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Area company donates to Leo Augusta

Steele County Times - Staff Photo -

When Justin Akkerman came back to the Austin area in 2014 after being away for many years, he saw first-hand how quality childcare is tough to find.
So when the opportunity came up for Akkerman’s family-owned business to support a new childcare center in the area, Akkerman didn’t think twice about helping out.
Akkerman Inc., a worldwide manufacturing company based in Brownsdale, has made a donation to the Leo Augusta Children’s Academy, a new childcare education center currently under construction at the old Minimizer corporate headquarters on the north edge of Blooming Prairie.
“There has always been a need for this type of facility,” said Akkerman. “Someone is actually doing something about it, and we want to be behind it.”
As part of its donation, Akkerman will be adopting the center’s STEAM room for the next three years. STEAM education is an approach to learning that uses science, technology, engineering, arts and mathematics. Akkerman’s logos and signage will be used in the room as a way to promote their company to parents and get children thinking about manufacturing as a career.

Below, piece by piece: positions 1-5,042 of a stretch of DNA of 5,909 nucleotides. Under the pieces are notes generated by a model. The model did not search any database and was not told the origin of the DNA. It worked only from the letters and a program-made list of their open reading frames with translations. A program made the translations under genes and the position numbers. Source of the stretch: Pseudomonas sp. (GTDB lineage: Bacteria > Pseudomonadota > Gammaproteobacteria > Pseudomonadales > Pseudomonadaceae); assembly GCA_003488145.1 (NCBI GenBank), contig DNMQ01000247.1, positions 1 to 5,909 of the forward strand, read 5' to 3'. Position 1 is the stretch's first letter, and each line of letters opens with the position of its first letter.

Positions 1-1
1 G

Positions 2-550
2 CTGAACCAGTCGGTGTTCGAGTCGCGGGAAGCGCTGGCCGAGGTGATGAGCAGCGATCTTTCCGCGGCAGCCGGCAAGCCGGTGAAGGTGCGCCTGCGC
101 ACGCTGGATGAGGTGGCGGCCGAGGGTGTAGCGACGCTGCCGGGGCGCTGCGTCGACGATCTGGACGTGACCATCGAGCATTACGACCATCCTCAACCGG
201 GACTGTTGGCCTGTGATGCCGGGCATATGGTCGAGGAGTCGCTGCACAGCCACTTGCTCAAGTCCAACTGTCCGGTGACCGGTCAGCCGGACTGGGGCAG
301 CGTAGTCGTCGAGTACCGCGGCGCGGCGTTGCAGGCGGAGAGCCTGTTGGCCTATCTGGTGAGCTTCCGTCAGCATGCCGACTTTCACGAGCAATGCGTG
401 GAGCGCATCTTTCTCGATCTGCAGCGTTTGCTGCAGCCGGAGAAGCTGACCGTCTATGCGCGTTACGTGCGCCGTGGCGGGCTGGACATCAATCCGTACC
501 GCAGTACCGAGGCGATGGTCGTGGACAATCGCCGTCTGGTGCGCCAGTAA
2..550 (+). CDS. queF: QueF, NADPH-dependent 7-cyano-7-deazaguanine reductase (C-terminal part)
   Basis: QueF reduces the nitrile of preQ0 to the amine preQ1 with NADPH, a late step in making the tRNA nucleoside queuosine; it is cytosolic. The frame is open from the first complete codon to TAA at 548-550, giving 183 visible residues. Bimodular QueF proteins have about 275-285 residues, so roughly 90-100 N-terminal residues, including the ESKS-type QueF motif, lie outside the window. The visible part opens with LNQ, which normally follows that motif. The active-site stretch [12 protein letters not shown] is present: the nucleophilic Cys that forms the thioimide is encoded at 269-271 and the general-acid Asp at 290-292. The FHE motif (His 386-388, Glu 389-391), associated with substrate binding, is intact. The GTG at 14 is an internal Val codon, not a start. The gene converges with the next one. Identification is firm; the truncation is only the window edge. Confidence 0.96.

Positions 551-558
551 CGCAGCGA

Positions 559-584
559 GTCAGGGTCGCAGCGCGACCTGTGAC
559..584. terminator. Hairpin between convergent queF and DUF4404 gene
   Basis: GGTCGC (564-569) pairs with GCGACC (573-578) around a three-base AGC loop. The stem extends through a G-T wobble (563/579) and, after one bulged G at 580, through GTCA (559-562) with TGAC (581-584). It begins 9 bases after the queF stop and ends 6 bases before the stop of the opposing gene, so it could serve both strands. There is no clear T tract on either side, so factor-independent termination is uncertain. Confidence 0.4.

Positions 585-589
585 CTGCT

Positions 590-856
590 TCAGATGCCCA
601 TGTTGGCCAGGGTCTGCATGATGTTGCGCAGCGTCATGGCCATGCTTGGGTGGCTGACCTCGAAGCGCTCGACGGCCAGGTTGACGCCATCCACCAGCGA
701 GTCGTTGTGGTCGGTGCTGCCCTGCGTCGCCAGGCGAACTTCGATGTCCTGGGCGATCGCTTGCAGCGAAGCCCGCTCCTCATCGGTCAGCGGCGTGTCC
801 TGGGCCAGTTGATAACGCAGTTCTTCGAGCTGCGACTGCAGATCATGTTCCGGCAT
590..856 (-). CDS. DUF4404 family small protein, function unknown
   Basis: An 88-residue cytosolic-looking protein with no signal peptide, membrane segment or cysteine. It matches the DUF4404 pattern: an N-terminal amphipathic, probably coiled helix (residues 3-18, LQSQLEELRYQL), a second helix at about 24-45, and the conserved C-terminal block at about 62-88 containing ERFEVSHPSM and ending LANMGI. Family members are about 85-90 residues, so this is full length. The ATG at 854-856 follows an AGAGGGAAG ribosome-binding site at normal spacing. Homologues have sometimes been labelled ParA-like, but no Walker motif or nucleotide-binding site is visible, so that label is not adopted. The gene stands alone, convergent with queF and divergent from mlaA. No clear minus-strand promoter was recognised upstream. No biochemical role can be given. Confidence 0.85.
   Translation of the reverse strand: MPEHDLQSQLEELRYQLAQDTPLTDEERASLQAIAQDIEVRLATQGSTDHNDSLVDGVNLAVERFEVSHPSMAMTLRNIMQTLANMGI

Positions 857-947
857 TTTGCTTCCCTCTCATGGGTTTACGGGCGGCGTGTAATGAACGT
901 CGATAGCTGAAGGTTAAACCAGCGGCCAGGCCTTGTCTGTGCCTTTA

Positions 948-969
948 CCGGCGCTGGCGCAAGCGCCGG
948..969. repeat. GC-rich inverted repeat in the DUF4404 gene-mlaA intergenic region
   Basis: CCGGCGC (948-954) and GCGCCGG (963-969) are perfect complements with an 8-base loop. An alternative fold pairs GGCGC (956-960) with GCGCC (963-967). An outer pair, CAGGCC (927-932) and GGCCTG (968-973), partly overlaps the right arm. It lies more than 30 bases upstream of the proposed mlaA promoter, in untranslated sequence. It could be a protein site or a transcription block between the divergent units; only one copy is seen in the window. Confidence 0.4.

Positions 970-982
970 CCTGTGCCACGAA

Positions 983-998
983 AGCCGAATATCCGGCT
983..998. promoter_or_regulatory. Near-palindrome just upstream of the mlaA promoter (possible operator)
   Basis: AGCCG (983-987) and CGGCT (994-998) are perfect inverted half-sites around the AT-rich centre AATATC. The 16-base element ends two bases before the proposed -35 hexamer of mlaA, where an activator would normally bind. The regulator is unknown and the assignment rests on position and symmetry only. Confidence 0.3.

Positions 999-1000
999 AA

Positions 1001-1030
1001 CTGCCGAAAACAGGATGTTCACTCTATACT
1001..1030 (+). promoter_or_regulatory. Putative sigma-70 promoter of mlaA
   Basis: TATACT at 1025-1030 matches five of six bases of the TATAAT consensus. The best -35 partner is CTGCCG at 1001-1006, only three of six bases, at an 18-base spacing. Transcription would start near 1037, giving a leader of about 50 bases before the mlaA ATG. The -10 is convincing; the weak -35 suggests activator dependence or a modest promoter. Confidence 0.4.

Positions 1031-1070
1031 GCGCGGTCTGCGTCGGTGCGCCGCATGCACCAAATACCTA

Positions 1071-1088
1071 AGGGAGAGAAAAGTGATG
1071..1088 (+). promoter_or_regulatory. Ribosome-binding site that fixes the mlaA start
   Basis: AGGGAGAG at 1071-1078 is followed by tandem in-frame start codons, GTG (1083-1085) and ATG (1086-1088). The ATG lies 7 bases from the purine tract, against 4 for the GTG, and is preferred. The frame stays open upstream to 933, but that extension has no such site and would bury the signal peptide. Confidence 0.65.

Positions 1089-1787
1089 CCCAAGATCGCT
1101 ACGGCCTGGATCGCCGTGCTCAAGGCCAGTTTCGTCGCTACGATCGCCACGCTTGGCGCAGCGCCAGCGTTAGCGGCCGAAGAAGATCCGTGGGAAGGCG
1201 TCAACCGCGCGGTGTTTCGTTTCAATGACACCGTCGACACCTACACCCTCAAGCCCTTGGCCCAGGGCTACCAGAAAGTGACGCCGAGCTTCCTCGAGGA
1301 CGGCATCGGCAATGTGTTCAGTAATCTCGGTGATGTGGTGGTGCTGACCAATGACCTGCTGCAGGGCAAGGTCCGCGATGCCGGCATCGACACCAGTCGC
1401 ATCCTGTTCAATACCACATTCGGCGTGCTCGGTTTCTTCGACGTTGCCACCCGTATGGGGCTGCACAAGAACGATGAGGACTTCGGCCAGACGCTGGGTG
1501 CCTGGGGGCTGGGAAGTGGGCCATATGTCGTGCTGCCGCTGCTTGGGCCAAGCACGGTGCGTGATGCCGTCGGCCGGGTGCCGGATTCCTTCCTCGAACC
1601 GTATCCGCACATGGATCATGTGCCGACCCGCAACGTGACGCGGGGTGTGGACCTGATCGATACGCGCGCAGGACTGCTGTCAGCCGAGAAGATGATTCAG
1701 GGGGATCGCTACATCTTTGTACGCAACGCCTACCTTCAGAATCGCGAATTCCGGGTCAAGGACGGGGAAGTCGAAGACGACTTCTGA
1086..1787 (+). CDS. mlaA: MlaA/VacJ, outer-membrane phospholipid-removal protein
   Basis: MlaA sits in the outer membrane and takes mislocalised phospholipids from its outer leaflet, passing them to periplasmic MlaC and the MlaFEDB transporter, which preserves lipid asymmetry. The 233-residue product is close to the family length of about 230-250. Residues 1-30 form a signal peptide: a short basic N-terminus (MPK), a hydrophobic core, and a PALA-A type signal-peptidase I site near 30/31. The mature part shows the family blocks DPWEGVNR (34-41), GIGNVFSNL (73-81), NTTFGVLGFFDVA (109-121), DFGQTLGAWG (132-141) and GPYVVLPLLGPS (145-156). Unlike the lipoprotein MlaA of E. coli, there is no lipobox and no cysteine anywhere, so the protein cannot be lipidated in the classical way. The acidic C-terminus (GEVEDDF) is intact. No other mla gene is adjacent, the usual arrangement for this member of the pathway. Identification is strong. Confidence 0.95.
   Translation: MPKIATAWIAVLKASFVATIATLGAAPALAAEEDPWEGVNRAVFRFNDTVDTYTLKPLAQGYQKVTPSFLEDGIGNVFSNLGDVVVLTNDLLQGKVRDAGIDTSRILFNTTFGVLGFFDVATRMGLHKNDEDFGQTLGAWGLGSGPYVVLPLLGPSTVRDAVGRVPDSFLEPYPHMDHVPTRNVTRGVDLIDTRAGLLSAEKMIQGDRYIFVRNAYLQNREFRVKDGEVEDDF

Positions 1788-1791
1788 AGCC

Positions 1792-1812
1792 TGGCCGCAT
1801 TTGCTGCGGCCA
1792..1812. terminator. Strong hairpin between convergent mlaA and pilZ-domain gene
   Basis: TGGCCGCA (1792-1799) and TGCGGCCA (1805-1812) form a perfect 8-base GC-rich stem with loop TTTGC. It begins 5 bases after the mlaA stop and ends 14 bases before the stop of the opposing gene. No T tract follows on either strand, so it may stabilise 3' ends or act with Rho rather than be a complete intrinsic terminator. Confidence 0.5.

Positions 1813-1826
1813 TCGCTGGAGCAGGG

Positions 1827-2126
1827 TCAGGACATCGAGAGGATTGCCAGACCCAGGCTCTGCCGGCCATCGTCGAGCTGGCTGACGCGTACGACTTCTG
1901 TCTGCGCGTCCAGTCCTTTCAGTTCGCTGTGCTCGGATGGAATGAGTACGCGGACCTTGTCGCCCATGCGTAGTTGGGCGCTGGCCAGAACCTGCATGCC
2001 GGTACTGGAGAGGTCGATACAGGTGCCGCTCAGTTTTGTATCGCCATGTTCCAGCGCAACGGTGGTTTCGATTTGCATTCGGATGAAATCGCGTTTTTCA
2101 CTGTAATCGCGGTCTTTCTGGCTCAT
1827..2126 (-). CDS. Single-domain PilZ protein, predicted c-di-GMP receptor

“We are real excited about this partnership with Akkerman,” said Amy Hinzmann, board chair of Leo Augusta. “We are so appreciative. We think it will be the beginning of something fantastic.”
Leo Augusta’s partnership with Akkerman is exactly what the board has envisioned in bringing business and other organizations on board with the center, said Hinzmann. “This is a partnership with the community,” Hinzmann said, noting the center is more than just providing a place for children where they will be safe and nurtured. 
While Akkerman is the first company to step forward to get involved with the center, Hinzmann said it “certainly won’t be the last.”
In addition to the STEAM room, there are eight other classrooms, project room, gymnasium and commercial kitchen available for naming rights, according to Hinzmann.
“Each of the rooms have the potential to partner with someone,” said Doug Anderson, director of Leo Augusta. Not only are the rooms available for sponsors, but also the furnishings and equipment can be adopted by families, groups and organizations, he said.
“We can get creative and develop something that will work for both parties,” Anderson said. “We will accommodate most anything.”
Leo Augusta launched a $3 million capital fundraising campaign late last year. To date, the nonprofit organization has raised around $1.4 million, or 42% of its goal, Hinzmann said.
The center has hired many staff members who will begin training next month with the center slated to open in early June.
Once Leo Augusta is open, Akkerman is confident that the center will help attract people to live in the region, which he finds as a bonus in a tough work force where it’s hard to find employees.
Akkerman encourages other companies to support Leo Augusta.
“If you have the feeling that it’s the right thing, do it,” Akkerman said.

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